Bedal Campground is located just off the Mountain Loop Highway in the stunning Mt. Baker-Snoqualmie National Forest.
Nestled in canopy of forest along the rushing water of the Sauk River, this campground offers visitors a primitive camping experience and access to a wide range of recreational activities.
Mt. Baker-Snoqualmie National Forest sits on the west side of the Cascades in Washington, showcasing glacier-covered peaks, wide mountain meadows and old-growth forests, rich in history and outdoor opportunities.
The Mt. Baker-Snoqualmie National Forest boasts 1,500 miles of trails. From smooth paths meandering through deep quiet forests to challenging ascents up a boulder-studded mountain, opportunities abound for every skill level. Access to biking, rafting and fishing is also readily available.
Within five miles of Bedal Campground are the spectacular North Fork Sauk Falls. A short hike descending 200 feet rewards visitors with views of cascading 45-foot waterfalls that flow into a deep pool surrounded by low-lying ferns and towering forest.
For those interested in higher elevations, the popular Sauk Mountain Trail begins and ends in high mountain meadows, offering wildflowers and spectacular vistas the entire length. On a clear day, Mt. Rainier can be seen to the south, Puget Sound and the San Juan Islands to the west and the rugged Cascade peaks stretching to the east.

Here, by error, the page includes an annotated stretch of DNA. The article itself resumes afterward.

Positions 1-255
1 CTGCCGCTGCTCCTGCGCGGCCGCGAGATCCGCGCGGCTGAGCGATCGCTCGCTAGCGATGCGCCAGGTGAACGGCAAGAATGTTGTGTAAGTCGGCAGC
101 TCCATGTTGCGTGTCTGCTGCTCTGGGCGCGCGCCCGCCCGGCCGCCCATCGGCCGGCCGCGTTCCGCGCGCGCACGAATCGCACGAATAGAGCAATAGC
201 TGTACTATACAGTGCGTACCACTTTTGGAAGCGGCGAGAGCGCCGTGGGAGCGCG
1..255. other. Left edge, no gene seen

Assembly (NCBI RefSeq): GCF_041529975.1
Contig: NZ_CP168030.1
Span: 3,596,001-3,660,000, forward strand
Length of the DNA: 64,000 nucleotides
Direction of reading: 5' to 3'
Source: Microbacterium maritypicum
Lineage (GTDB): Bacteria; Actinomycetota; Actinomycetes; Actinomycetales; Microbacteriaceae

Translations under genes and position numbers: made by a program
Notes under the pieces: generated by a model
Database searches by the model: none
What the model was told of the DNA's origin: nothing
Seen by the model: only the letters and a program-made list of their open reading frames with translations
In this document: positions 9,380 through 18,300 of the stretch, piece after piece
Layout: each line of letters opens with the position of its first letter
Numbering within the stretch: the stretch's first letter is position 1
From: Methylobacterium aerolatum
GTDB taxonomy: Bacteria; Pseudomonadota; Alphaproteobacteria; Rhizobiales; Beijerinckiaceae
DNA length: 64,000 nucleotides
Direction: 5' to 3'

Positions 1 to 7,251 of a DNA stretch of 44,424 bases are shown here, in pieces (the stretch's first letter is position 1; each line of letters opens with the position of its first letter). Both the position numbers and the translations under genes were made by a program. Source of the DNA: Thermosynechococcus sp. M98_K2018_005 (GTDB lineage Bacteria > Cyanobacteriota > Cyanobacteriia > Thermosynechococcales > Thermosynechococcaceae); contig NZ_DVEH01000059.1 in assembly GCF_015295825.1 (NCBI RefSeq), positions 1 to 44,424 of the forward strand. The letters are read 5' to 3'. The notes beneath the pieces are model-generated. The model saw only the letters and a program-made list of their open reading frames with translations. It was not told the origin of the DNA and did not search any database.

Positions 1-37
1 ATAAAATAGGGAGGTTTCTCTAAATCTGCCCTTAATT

Bedal Campground offers 21 standard sites. Picnic tables, tent pads, campfire rings and vault toilets are provided.
A large Adirondack shelter built out of of old-growth timber is also available to visitors.
Visitors can access the Sauk River from the campground and a boat ramp is provided for non-motorized watercraft.
On a clear day visitors can spot Mt. Baker, the most prominent feature of the Mt. Baker Wilderness Area. Rising to an elevation of 10,781 feet, this active volcano is perpetually snow-capped and mantled with an extensive network of creeping glaciers. Mt. Baker's summit, Grant Peak, is actually a 1,300-foot-deep mound of ice, which hides a massive volcanic crater.
Along the banks of the Sauk River an outstanding show of wildflowers in July and August includes paintbrush, phlox, tiger lilies, aster, columbine and lupine.
The surrounding undeveloped wilderness, clean streams and diverse forests support an abundance of wildlife. In addition to being home for a multitude of mammals, birds, amphibians and reptiles, the area sustains more rare species such as lynx, moose, wolves and wolverine.
Visitors enjoy the North Cascades and Mt. Rainer National Parks, where interpretive programs and exhibits offer education about the diverse landscape and history of the area.